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A global strategy for cleaner air and healthier communities

We harness new technologies to make pollution and its health impacts visible.

And we work with partners to clean the air in communities most harmed by pollution.

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Environmental safeguards
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Dr. Denae King started her career studying cells and genes. “I kept thinking, ‘I should be helping people with all of this knowledge,’” she says. Twenty years later, as a research program manager at Texas Southern University, King has become a force for environmental justice in her native Houston and throughout the region.

Most recently, she teamed with EDF’s Dr. Grace Tee Lewis, an epidemiologist who also grew up in Houston. The two have been sharing data about environmental and health risks with leaders in some of the region’s most vulnerable communities and facilitating plans to address the risks. For example, Pleasantville, a community that sits near the highly industrialized Houston Ship Channel, has created its own network of air monitors to identify spikes in pollution in order to demand change.

6.5M

deaths each year are estimated to be caused by air pollution worldwide.

Katie Moore and Bridgette Murray
Examining one of the Clairity air monitors — before deploying it in the Pleasantville neighborhood of Houston — are project manager Katie Moore and community leader Bridgette Murray.

We should all be able to live where we feel safe and where it’s healthy.

Dr. Denae King Research Program Manager at Texas Southern University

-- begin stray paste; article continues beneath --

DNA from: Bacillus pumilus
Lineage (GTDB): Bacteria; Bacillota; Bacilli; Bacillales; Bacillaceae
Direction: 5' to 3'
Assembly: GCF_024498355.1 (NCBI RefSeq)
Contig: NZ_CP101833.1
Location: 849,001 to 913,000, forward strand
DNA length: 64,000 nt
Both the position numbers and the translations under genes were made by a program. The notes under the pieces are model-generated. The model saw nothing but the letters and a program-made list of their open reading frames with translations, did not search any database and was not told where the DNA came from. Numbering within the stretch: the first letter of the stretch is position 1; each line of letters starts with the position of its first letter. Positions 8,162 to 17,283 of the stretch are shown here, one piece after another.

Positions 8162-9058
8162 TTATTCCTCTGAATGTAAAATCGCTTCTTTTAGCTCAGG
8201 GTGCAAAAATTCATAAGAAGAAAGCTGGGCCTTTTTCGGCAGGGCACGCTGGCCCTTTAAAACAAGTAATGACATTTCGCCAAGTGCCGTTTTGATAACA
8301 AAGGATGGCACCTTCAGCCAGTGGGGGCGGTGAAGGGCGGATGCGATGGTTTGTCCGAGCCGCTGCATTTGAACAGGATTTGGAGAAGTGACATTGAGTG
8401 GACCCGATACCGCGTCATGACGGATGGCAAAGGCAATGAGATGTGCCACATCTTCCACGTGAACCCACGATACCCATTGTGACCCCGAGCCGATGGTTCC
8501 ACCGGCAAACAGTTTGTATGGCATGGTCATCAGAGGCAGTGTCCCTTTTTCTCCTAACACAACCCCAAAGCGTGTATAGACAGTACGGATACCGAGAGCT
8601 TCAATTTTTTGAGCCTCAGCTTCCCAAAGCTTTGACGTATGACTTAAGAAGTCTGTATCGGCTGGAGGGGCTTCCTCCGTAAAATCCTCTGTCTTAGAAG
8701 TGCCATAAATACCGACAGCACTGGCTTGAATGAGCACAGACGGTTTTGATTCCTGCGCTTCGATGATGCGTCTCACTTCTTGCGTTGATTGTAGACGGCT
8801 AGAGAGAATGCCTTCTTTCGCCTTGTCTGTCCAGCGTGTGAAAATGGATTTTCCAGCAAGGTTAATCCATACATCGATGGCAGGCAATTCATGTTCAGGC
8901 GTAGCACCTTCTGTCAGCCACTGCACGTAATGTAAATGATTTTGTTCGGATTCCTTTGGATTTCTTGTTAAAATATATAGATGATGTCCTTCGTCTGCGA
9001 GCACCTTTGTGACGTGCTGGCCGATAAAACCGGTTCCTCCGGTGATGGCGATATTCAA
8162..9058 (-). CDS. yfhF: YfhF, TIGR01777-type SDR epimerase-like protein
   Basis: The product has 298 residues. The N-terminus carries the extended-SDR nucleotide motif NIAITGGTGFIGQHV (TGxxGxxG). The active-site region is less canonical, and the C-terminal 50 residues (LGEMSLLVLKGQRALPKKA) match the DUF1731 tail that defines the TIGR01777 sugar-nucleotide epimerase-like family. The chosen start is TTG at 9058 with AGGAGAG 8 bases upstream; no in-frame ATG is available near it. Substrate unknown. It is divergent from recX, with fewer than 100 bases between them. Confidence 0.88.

Denae King
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Dr. Denae King: A force for environmental justice

Pollution is inequitable

The Houston effort follows an EDF project in West Oakland, California, that used Google Street View cars equipped with sensors to map air pollution on a block-by-block basis. “It made clear that air pollution and its health impacts are not distributed equally,” said EDF’s VP for Health Sarah Vogel. “In the U.S., communities of color are often hit the hardest.” Armed with data and local knowledge, our project partner West Oakland Environmental Indicators Project created a plan to address pollution under a new California law designed to focus on pollution hot spots across the state.

Breathe London shows how and especially why the air is so polluted. Change will only be demanded when policymakers and many of us understand the pollution sources that are making us sick.

Jemima Hartshorn Founder of Mums for Lungs
Google Street View Car
As part of the Breathe London project, EDF and partners used Google Street View cars equipped with mobile sensors to map air pollution on London streets.

Local data, global scale

EDF expanded our work globally in the U.K. and China. Now, with World Resources Institute, we are co-leading Clean Air Catalyst, a global consortium launched by the U.S. Agency for International Development to develop local knowledge and solutions that cut air pollution and improve human health in cities in low- and middle-income countries. “New technologies are enabling communities to tailor solutions that better protect health,” says Vogel. “We are just at the beginning — there is so much promise.”

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